Drink Alcohol Only in Moderation

The Basics

The Basics: Overview

There are no health benefits to drinking. If you don’t drink at all, there’s no reason to start. If you choose to drink, it’s important to have only a moderate (limited) amount.

Some people should not drink at all. Women who are pregnant or trying to get pregnant, people who are younger than age 21, and people with certain health conditions should not drink alcohol.

What is a moderate amount of alcohol?
A moderate amount of alcohol means:

  • Up to 1 drink in a day for women
  • Up to 2 drinks in a day for men

What is 1 drink equal to?
Different types of beer, wine, and liquor have different amounts of alcohol and calories – and these calories add up. In general, 1 drink is equal to a:

  • Bottle of beer (12 ounces)
  • Glass of wine (5 ounces)
  • Shot of liquor or spirits, like gin, rum, or vodka (1.5 ounces)

Learn more about the amount of alcohol in different drinks.

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The Basics: Health Effects

How can I tell if I’m at risk for a drinking problem?
Drinking is a problem if it causes trouble with:

  • Your relationships
  • School or work
  • How you think and feel

If you have a drinking problem, it’s important to see a doctor right away. You can improve your health by drinking less or not drinking at all. Use this tool to see if your drinking habits put you at risk.

How will drinking less or quitting help me?
Drinking only in moderation – or not drinking at all – can help you:

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The Basics: Don't Drink If...

Who should not drink at all?
Don’t drink at all if you:

It’s also very important not to drink if you plan to drive a car or use a machine (like a lawn mower).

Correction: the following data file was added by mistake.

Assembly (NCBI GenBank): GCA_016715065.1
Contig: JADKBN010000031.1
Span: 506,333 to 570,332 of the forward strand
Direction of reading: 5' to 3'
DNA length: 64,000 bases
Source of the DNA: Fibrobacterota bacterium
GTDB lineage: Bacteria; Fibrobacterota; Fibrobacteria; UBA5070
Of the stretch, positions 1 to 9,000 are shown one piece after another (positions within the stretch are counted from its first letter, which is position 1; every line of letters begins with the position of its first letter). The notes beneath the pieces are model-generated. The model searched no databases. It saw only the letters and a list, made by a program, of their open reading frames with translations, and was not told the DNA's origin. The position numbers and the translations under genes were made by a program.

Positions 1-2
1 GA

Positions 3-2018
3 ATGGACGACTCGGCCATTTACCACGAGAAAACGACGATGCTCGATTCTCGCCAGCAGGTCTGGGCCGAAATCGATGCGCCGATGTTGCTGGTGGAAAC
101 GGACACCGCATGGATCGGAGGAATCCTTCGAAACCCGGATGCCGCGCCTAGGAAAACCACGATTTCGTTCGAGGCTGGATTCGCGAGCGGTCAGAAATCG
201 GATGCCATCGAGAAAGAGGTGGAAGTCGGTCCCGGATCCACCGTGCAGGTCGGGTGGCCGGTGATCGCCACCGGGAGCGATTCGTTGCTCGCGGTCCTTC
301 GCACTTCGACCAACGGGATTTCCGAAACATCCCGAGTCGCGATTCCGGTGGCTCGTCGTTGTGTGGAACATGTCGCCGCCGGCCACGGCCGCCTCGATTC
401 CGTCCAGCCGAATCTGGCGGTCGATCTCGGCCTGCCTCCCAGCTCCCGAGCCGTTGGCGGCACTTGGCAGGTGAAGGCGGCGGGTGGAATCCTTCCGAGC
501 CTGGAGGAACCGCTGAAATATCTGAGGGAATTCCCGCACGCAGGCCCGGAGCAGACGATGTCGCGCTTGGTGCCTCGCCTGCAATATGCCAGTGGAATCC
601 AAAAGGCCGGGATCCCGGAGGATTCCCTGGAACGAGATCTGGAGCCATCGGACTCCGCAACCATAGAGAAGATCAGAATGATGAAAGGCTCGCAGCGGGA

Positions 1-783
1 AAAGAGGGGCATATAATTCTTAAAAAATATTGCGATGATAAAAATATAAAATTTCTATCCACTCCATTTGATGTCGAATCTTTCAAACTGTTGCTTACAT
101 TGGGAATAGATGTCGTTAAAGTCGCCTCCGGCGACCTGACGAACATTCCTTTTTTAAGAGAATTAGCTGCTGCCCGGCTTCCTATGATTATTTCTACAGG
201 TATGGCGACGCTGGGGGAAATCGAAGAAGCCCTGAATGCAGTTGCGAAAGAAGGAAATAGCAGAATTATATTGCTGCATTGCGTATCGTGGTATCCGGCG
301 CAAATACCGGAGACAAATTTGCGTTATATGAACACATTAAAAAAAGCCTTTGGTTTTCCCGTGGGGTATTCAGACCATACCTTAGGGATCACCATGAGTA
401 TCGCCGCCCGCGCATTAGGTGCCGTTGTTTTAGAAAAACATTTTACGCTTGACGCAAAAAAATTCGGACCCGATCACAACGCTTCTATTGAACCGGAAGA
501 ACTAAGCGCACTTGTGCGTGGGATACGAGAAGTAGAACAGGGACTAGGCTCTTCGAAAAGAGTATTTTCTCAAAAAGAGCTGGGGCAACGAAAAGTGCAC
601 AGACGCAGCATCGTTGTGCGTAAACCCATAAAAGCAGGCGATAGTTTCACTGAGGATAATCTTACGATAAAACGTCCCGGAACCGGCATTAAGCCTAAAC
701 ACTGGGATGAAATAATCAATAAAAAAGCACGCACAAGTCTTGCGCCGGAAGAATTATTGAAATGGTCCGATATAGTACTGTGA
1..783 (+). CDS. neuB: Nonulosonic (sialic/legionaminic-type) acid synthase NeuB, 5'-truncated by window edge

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Take Action!

Take Action: Set Limits

Here are some strategies to help you cut back or stop drinking.

Keep track of your drinking.
Keep track of how much you drink. This drinking tracker card can help. Tracking each drink may help you drink less overall.

Set goals.
Decide how many days a week you will drink and how much you will drink on those days. For men, stick with no more than 2 drinks a day. For women, stick with no more than 1 drink a day. It’s a good idea to have some days when you don’t drink.

Don’t drink when you are upset.
If you have a bad day or are feeling angry, don’t reach for a drink. Try taking a walk, calling a friend, or seeing a movie. Find healthy ways to manage stress.

Avoid places where people drink a lot.
Stay away from bars and other places that may make you want to drink.

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Take Action: Make a Plan

Learn new skills to help you change your drinking habits.
Planning ahead can help you manage situations when you might be tempted to drink too much. Think ahead about how to say “no” if someone offers you a drink.

Limit the amount of alcohol you keep at home.
This way you won’t be tempted to go over the drinking limit you set for yourself.

Make a list of reasons not to drink.
Make a list of reasons to drink less or quit. Keep this list in your wallet, bag, or on your fridge. Look at it when you have an urge to drink.

If you want to lose weight or save money, use these calculators to:

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Take Action: Get Help

Ask for help if you need it.
Ask your friends and family to support you. Talk to a doctor or nurse if you are having a hard time cutting down on your drinking. Don’t give up!

What about cost?
The Affordable Care Act, the health care reform law passed in 2010, requires most health care plans to cover screening and counseling for alcohol misuse. Depending on your insurance, you may be able to get these services at no cost to you.

Check with your insurance provider to find out what’s included in your plan. For information about other services covered by the Affordable Care Act, visit HealthCare.gov.

Are you worried about a loved one’s drinking?
Use these tips to talk with someone about cutting back or quitting drinking.

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